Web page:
Study Discusses Causes and Risks of Catastrophic Caldera-forming Eruptions

Oct 22, 2014

Text and figures for this press release are downloadable from the link below.

Research Summary

Professor TATSUMI Yoshiyuki and Associate Professor SUZUKI Keiko from the Department of Earth and Planetary Sciences at Kobe University’s Graduate School of Science statistically analyzed the scale and frequency of volcanic eruptions that have occurred in the Japanese Archipelago in the past 120,000 years and have obtained important new findings. These findings were publicly released to the media, including the Ministry of Education, Culture, Sports, Science and Technology (MEXT) Press Club, on October 22, 2014.

  1. Normal eruptions and catastrophic caldera-forming eruptions occur due to different mechanisms relating to magma composition and eruptive style. It is suggested that large magma reservoirs, which cause catastrophic caldera-forming eruptions, lead to eruptions when cracks are caused by their melt buoyancy.
  2. Volcanoes prone to catastrophic eruptions are located in regions with a low crustal strain rate. The study proposed that viscous silicic melts that cause such eruptions can be readily segregated from the partially molten lower crust, forming a large magma reservoir in such a tectonic regime.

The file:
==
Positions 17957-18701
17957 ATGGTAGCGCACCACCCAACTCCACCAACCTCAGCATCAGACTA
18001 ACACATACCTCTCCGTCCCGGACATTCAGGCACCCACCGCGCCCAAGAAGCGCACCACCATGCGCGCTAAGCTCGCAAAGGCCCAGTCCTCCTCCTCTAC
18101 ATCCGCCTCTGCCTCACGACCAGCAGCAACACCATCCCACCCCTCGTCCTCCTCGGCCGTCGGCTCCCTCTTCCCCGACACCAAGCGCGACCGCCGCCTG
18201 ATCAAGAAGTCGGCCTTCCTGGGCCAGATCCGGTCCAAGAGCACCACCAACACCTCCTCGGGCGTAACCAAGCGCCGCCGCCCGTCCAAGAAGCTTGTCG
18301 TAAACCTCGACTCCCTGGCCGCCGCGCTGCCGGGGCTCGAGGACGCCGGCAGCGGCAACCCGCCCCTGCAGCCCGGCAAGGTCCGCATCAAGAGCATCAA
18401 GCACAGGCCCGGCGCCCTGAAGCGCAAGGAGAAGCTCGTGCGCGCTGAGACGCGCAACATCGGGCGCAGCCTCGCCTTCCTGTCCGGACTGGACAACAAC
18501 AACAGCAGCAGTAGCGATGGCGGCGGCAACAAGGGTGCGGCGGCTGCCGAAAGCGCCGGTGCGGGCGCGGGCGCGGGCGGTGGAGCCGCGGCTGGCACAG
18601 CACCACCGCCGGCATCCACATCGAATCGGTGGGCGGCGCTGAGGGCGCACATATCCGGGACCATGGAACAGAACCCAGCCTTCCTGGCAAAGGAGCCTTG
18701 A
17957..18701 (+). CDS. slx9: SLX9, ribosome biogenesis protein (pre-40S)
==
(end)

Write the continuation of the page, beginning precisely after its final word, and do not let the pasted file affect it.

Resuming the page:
3. There is an approximately 1% probability of a catastrophic eruption in the next 100 years in the Japanese Archipelago. This is the same level as that of the 30-year probability immediately before the 1995 Kobe Earthquake struck Japan. Therefore, it should be recognized that such catastrophic eruptions can be triggered at anytime. In the worst case scenario, more than 120 million people are anticipated to be unable to sustain their lives(*) in the aftermath of such a catastrophic caldera-forming eruption.

These research findings will be published in Proceedings of Japan Academy, Series B, Physical and Biological Sciences on November 11, 2014. (Edited: It is published at http://www.japan-acad.go.jp/en/publishing/pja_b/contents/90/90_9.html)

(*) Edited on November 6, 2014:
The original press release kit showed a 120 million death toll since substantially 120 million fatalities were anticipated. However, during the press conference, an inconsistency with the paper published on the Proceedings of Japan Academy, Series B, Physical and Biological Sciences was pointed out and the expression was revised to read as follows: 120 million people are anticipated to be unable to sustain their lives.

(Graduate School of Science Faculty of Science)